Spotlight on… Nneka Emenyonu

    Nneka Emenyonu, Dr.PH., M.P.H., Project Director in Infectious Diseases at the San Francisco General Hospital  As told to URBAN ARCH Admin Core staff, March 2020

    Tell us more about your academic and research background. What led you into the public health world, more specifically, to Uganda where you have been directing multiple studies on HIV, tuberculosis, and substance use?

    I grew up in Nigeria and then came to the US and went to Oberlin College. I completed an undergraduate degree in biology and worked post-grad in a lab where we conducted food outbreak investigations, which I think was my first introduction to public health. Then I became further interested in the field and received an MPH from Johns Hopkins University. After graduating, I started working at UCSF doing breast cancer research. Then there was an opening for a position in Uganda, and I really wanted my daughter who was about one-and-a-half at the time to have the same experience I had growing up in Africa. Even though it wasn’t Nigeria, my home country, it was an opportunity to move to Africa and have my daughter grow up in an environment similar to the experience I had. So, we packed our bags and moved! She was two or two-and-a-half when we arrived in Uganda.

    When we arrived, it was the very beginning of PEPFAR. Free medications weren’t available at the time in HIV clinics in Uganda. We arrived when much policy change was happening, and HIV medications were becoming available in the clinics. It was a really exciting time to be in Africa as HIV treatment was finally available. What started in 2003 or 2004 as “Oh I’ll go for a couple of years” turned into about 7 years in the country, and I’ve continued to work in Uganda since then. While I was in Uganda, I became more and more passionate about the work I was doing and enrolled in a DrPH program at UNC Chapel Hill. So, I was traveling back and forth between North Carolina and Uganda, taking online classes from 2 AM to 5 AM on weekdays and then working during the day. It was pretty interesting. That was my path to Uganda. I love working there. I love the people and the work. Every day there is a new challenge, so it keeps you on your toes.

    What do you enjoy most about the research you are currently working on? What do you enjoy most about your current position as project director of the Uganda ARCH Cohort?

    What I enjoy most is also what I enjoy least: the creative troubleshooting. There is always something that pops up that we haven’t thought about. There is always a new policy or new guideline that just totally throws off our study design, and so we are constantly having to adapt to whatever the policy or guideline or standard of practice is. We always need to understand that although we are collaborating, we are visitors—so whatever the practice is in the clinic takes priority, and we have to work around it, and not impose or disrupt. The onus is on us to try to make it work, which is exciting but can also be stressful. The unpredictability is what I like the least, but it is also what I like the most because it challenges me to think of new ways to make it work.

    I love the people that I work with – I think that’s my favorite. Even when I physically left Uganda I was holding on and wanted to continue working in Uganda because of the many years-worth of strong relationships that I had built. When you’re living and working in Uganda you get to know people on a much more personal level than in the US. You really become part of a family—and it feels good to have those good working relationships that actually extend beyond your office work. I enjoy the relationships that I built and continue to build in Uganda, and the time that I spend there is very valuable. My kids say they’re half Ugandan-half Nigerian-half American—that’s 1 and a half people… but that’s ok! They feel very connected to Uganda, so what I had in mind for them kind of worked!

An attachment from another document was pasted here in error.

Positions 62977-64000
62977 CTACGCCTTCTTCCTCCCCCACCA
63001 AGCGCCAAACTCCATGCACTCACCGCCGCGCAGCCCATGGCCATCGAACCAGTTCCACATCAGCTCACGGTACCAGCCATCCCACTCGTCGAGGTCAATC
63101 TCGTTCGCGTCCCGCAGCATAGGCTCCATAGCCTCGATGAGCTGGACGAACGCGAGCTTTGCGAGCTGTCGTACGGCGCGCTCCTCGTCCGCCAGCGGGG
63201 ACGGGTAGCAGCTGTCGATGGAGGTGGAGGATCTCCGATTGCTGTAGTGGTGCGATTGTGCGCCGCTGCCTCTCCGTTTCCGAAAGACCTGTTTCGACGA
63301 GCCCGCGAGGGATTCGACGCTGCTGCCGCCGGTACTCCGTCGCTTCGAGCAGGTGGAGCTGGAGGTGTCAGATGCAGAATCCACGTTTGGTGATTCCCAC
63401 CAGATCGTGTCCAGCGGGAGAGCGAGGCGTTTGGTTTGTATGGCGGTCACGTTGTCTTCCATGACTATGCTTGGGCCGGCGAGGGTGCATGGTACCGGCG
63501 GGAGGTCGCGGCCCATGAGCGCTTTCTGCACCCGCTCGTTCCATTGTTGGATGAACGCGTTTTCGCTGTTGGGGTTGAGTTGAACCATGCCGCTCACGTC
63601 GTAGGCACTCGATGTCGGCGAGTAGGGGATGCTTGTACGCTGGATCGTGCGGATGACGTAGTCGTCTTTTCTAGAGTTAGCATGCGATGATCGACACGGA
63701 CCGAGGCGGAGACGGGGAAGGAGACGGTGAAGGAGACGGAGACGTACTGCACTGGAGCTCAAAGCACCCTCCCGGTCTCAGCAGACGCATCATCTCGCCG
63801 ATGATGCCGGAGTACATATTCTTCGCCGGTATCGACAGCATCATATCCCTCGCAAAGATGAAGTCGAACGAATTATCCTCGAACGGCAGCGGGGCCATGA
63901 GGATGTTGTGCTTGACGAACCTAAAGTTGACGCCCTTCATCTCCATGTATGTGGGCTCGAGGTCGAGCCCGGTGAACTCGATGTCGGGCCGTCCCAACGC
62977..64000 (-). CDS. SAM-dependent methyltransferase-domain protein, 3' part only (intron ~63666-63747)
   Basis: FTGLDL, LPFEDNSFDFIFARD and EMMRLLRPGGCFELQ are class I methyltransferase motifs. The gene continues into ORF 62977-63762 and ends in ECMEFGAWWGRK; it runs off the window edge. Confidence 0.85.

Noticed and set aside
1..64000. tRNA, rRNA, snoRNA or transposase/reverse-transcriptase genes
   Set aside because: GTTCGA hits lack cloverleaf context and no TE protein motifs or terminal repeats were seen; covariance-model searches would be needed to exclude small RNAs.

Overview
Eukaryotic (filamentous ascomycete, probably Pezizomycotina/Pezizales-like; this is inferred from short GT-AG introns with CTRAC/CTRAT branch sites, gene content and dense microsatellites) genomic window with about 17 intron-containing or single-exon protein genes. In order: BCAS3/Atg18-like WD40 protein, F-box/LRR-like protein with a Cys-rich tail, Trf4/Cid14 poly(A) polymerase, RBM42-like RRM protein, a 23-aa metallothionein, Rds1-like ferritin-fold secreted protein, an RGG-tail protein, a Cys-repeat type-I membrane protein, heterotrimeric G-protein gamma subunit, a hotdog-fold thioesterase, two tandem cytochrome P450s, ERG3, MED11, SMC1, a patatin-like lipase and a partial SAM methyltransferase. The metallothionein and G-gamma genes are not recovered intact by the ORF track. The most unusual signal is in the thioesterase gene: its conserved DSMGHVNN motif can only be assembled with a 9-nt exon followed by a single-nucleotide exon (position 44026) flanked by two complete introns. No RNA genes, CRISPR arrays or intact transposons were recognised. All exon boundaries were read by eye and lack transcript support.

What other public health topics are you passionate about and potentially interested in studying in the future?

    I’m really passionate about women’s health. Specifically, I would like to do more work improving the health outcomes of African women. I started my career in breast cancer research in San Francisco, but then was drawn to HIV/AIDS because there was a job opening in public health research in Uganda. A lot of the HIV clinics in Africa have a larger patient population of women than men, so we have many more participants in our studies that are women than we would if we were doing HIV studies in the United States or elsewhere. Because of this, women’s health would be something I’d like to explore more in the future.

    Tell us one thing about yourself that readers might find surprising.

    I think one thing that most people find interesting is that when I was living in Uganda I didn’t have much of an outlet in terms of what to do for relaxation, and I liked to do my nails a lot, so I opened up a nail spa in Mbarara, Uganda! It was called California Nails. I had so much fun with it! My husband bought all of the equipment from Dubai and shipped it in. I set it up and hand painted flowers on the wall all around, and it became our nice little girls’ getaway. It was the favorite spot in town for all of the women in the office – we would get our nails done every week. People would come from Rwanda and Kampala and it was the spot in town. It is my proudest achievement. It ran for about 10 years. I actually closed it down last year due to logistical issues – the building we were in was falling apart – but I will open it back up again, because everyone keeps asking “where’s our California Nails?” It was really fun.